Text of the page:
While there are plenty of pricier wireless speaker systems like Sonos, DTS Play-Fi speakers, and multiple other speaker choices, the first thing that comes to mind is the Muso Cobblestone we mentioned above. There are also tons of Bluetooth devices that will stream all your music (iOS or otherwise), including pricier ones like the impressive Astell and Kern’s XB10 and highly affordable ones like the $20 Jumbl. However, none of those adapters allow for multiroom streaming, and even without that feature, the Chromecast Audio is still a fantastic choice among the crowd for its functionality and affordability.

Should you buy it

Yes, but assess your options first. If you’re looking to stream music to your home theater system wirelessly, the original Chromecast works great and brings all of its video streaming features along for the ride. However, if you’re looking for an easy and convenient way to connect a powered speaker or home theater system without a the need for a TV or HDMI connection — or if you want to connect a number of speakers in a multiroom setup — the Chromecast Audio is an excellent way to go.

Highs

  • Highly stable streaming
  • Sounds better than Bluetooth
  • Brilliantly simple setup
  • Extremely affordable
  • Multiroom audio support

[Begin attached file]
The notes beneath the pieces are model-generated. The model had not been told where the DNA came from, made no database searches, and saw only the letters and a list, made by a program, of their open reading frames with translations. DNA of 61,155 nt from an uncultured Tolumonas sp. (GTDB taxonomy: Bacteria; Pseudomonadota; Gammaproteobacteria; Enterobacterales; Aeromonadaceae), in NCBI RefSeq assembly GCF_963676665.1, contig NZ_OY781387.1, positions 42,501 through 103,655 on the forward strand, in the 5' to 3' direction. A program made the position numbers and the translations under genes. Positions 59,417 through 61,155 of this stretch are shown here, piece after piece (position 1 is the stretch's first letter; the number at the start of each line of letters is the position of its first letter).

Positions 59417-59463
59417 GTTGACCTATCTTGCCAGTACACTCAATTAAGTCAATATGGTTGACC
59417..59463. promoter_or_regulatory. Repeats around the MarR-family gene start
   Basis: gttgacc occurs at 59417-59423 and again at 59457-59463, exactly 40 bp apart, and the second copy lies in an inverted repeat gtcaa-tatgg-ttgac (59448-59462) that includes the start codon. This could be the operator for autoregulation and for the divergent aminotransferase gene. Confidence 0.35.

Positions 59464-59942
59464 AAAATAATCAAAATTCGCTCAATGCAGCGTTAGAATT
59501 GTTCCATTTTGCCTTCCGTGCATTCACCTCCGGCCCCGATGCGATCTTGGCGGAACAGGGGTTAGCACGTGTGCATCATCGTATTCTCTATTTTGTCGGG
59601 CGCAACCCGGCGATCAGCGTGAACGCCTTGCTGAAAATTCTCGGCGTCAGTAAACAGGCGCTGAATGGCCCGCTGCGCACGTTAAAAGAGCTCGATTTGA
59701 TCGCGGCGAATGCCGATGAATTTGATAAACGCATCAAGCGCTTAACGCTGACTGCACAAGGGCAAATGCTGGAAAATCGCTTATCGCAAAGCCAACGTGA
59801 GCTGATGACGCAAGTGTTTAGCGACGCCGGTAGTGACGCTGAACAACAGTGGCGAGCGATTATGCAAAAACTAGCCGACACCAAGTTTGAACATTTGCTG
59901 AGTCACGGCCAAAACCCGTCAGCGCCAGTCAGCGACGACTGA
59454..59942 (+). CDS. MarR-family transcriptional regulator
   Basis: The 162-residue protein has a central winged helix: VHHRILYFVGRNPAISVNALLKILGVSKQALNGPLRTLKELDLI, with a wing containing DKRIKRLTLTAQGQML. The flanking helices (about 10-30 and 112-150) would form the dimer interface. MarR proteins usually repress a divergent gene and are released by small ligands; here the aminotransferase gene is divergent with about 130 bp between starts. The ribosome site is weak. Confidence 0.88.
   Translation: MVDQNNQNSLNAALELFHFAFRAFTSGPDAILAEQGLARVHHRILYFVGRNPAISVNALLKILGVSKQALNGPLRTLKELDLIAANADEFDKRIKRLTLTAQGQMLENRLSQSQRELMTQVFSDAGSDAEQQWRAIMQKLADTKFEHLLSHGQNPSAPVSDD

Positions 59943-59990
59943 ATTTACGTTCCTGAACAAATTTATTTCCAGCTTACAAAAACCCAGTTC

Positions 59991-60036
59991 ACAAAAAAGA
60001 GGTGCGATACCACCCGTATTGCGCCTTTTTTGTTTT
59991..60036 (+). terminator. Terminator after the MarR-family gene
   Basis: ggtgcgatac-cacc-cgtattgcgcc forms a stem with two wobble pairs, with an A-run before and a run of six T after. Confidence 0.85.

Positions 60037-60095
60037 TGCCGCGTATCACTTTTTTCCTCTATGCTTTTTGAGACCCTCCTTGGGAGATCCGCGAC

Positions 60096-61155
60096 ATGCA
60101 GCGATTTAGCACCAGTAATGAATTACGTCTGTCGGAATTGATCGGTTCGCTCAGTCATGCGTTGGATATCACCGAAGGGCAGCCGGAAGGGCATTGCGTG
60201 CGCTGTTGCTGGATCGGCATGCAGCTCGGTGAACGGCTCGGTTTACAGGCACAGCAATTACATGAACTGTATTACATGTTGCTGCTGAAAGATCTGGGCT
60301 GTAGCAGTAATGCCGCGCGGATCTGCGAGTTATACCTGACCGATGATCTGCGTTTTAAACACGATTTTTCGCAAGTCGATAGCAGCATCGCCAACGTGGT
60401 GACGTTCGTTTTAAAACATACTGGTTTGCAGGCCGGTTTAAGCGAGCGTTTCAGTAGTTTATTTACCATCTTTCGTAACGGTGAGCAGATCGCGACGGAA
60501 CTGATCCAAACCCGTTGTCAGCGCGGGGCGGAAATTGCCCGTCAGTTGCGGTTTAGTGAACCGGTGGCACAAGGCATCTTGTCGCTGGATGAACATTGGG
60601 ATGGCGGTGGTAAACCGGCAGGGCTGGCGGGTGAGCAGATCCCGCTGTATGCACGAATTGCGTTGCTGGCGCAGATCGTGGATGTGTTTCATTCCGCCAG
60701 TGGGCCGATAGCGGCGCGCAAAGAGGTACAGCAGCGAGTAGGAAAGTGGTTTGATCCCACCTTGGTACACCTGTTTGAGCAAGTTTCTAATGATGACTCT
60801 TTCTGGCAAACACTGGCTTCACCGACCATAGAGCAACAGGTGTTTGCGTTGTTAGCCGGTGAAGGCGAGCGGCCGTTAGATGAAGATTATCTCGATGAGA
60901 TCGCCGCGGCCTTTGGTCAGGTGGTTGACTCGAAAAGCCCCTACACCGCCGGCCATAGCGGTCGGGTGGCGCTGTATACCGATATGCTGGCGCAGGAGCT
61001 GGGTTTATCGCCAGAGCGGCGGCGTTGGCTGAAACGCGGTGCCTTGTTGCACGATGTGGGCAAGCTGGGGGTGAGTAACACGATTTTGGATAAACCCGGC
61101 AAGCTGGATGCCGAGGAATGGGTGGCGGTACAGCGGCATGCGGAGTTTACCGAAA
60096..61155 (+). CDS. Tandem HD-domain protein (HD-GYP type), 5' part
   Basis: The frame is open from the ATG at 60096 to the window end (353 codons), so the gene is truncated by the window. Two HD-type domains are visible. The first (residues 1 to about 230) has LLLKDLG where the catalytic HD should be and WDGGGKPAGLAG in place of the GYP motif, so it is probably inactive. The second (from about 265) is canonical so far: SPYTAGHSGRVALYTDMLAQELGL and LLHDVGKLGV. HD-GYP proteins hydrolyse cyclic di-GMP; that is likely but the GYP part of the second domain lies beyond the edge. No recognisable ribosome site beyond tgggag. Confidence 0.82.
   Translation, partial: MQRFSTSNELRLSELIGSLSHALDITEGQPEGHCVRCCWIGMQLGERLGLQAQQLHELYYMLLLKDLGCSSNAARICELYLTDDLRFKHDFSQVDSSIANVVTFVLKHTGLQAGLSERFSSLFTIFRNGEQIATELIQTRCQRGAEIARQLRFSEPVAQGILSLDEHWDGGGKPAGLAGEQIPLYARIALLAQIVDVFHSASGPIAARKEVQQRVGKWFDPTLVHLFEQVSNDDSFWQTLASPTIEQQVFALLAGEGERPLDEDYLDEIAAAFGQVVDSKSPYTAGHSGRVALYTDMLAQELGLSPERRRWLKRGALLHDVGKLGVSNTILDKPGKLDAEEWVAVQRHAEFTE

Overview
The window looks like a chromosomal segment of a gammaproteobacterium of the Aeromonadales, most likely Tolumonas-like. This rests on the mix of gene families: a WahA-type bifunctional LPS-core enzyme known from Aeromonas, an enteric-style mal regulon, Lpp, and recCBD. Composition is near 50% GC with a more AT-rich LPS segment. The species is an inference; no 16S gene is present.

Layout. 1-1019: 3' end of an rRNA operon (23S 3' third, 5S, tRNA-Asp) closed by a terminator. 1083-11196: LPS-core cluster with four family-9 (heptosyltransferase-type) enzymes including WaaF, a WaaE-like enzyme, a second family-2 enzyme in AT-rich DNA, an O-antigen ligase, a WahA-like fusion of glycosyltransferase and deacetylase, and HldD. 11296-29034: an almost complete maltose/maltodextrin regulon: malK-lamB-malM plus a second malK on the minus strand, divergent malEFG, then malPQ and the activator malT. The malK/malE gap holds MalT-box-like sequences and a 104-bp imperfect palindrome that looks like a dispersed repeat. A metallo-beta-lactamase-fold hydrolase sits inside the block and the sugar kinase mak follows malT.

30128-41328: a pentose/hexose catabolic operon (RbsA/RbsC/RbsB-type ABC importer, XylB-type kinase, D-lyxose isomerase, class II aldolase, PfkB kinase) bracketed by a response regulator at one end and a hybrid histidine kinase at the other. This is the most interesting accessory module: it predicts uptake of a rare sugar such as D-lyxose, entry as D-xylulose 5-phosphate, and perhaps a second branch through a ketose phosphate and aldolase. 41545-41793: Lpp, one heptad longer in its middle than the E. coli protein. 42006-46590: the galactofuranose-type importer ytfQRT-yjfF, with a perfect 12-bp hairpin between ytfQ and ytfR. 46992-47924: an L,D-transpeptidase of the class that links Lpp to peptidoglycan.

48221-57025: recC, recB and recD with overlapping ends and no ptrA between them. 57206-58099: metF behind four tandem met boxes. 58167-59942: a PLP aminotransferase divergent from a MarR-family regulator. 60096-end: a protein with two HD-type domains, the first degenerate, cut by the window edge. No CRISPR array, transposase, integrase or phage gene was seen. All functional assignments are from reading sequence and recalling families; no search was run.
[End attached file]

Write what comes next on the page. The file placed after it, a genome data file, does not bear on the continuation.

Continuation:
Lows

  • Won’t stream iTunes or Apple Music from iOS devices
  • Third-party app required to stream audio from a computer
  • Included audio cable is relatively useless
Product Review

Audio-Technica's M50xBT headphones bring signature studio sound to the streets

Audio pros may balk at cutting the cord on studio headphones, but it’s hard to argue with these results. Audio-Technica’s wireless ATH-M50xBT offer massive battery life and killer sound you can take anywhere.
Smart Home

Walmart serves up a rare deal on the Google Home Max at $100 off

Some deals are predictable and others are pre-announced, but today Walmart posted a rare deal: $100 off the powerful Google Home Max. Since it rarely goes on sale, waiting may not be prudent. If you want one, grab it.
Computing

Great PC speakers don't need to break the bank. These are our favorites

Not sure which PC speakers work best with your computer? Here are the best computer speakers on the market, whether you're working with a tight budget or looking to rattle your workstation with top-of-the-line audio components.
Mobile

These voice-changing apps will have you punking friends and family like a pro

Have you ever wanted to call your friends as Darth Vader or Alvin from the Chipmunks? If you want to play a prank on your friends, we have the best voice-changer apps for iOS and Android, whether you want to record audio or make a call.